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from The American Heritage® Dictionary of the English Language, 4th Edition

  • n. A cell that arises from a primordial germ cell and differentiates into an oocyte in the ovary.
  • n. A female reproductive structure in certain thallophytes, usually a rounded cell or sac containing one or more oospheres.

from Wiktionary, Creative Commons Attribution/Share-Alike License

  • n. An immature ovarian egg within a developing fetus

from the GNU version of the Collaborative International Dictionary of English

  • n. A special cell in certain cryptogamous plants containing oöspheres, as in the rockweeds (Fucus), and the orders Vaucherieæ and Peronosporeæ.

from The Century Dictionary and Cyclopedia

  • n. In botany, the female sexual organ in certain cryptogamic plants.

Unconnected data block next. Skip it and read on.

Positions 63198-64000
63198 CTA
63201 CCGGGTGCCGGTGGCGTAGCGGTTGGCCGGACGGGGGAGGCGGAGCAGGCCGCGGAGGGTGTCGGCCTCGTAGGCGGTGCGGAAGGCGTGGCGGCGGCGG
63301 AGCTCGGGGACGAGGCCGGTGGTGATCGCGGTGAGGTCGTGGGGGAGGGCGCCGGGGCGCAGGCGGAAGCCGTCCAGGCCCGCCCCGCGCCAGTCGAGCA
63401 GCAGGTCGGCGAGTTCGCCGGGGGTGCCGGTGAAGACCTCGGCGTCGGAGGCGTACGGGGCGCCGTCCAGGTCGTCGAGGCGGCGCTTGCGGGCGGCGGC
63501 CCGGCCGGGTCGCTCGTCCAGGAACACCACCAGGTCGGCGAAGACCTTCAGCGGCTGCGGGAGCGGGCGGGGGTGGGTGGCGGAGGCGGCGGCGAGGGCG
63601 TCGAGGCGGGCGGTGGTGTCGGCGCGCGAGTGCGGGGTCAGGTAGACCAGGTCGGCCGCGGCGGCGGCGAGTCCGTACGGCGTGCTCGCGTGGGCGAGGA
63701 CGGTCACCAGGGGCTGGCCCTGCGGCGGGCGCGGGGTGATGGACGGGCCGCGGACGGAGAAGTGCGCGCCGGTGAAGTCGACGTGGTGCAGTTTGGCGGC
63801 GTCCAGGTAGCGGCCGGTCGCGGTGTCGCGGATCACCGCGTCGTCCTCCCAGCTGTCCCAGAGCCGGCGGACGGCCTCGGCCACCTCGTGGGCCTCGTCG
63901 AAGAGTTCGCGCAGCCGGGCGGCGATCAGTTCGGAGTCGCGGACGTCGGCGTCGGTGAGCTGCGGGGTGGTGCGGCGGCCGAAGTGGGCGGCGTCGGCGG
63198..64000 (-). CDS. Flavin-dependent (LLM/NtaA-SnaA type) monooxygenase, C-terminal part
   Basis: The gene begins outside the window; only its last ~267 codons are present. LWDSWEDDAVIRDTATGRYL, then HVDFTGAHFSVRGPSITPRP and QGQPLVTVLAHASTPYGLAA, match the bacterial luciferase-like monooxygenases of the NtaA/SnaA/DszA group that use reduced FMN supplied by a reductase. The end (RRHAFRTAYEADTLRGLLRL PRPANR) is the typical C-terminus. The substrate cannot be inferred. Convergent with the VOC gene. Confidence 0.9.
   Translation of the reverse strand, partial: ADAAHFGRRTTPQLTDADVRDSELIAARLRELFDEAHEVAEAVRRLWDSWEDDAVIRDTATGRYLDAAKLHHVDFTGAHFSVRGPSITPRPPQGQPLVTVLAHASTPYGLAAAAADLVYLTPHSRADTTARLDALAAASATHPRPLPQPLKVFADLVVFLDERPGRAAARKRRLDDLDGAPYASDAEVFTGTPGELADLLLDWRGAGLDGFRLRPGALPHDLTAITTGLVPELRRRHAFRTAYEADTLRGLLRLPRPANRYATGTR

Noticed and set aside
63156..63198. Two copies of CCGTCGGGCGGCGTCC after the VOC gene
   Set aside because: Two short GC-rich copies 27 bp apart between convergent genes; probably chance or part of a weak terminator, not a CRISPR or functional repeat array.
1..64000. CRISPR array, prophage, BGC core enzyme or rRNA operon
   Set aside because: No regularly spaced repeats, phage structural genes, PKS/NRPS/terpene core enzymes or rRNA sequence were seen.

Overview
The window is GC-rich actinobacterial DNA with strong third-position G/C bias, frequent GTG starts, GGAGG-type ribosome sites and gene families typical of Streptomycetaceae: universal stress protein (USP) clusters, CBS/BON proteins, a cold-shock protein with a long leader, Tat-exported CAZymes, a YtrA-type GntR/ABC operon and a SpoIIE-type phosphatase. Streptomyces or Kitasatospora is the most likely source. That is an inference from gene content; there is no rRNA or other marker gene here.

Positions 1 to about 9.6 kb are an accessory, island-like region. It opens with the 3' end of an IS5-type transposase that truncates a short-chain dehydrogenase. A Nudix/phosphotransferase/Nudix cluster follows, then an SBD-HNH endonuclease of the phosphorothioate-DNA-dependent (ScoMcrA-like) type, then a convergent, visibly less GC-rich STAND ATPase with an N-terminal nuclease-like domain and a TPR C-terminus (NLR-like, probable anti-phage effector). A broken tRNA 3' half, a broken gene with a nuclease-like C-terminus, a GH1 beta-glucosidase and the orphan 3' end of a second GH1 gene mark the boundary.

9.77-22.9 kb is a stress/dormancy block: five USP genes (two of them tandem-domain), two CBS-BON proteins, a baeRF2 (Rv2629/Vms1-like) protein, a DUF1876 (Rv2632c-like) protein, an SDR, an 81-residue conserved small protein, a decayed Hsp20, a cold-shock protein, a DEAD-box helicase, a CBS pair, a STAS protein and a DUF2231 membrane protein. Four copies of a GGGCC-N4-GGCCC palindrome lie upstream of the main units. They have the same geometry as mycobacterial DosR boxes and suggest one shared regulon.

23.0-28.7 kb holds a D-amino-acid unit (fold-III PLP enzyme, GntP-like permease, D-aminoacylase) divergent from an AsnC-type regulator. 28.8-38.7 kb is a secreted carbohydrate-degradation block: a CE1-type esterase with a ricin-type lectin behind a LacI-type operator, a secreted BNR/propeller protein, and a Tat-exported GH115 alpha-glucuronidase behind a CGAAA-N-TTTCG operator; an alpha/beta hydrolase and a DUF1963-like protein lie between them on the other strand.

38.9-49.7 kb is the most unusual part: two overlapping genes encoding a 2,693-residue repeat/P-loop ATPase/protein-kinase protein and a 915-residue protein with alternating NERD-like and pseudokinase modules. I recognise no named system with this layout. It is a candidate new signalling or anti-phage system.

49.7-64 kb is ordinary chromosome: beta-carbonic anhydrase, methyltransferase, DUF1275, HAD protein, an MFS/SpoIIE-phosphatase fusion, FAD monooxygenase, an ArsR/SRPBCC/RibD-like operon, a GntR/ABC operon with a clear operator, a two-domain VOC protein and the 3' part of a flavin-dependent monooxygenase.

• n. In zoology: The primordial mother-cell which gives rise to the ovum and its follicle.
  • n. One of the youngest ovarian cells, characterized by having in its nucleus the same number of chromosomes as in the nuclei of the somatic or body-cells. The oögonia, which eventually give rise to the primary oöcytes, are homologous in the oögenesis with the spermatogonia in the spermatogenesis of the male animal of the same species.


oo- + New Latin gonium, cell (from Greek gonos, seed; see gono-).
(American Heritage® Dictionary of the English Language, Fourth Edition)



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  • ~ Primitive differentiated female gamete which gives rise to oocytes. Singular of oogonia.
    ~ An immature ovum. It is a female gametogonium.
    ~ Oogonia are formed in large numbers by mitosis early in fetal life from primordial germ cells, which are present in the fetus between weeks 4 and 8. Oogonia are present in the fetus between weeks 5 and 30.
    ~ Oogonia are also the female reproductive structures in certain thallophytes, and are usually rounded cells or sacs containing one or more oospheres.

    January 18, 2009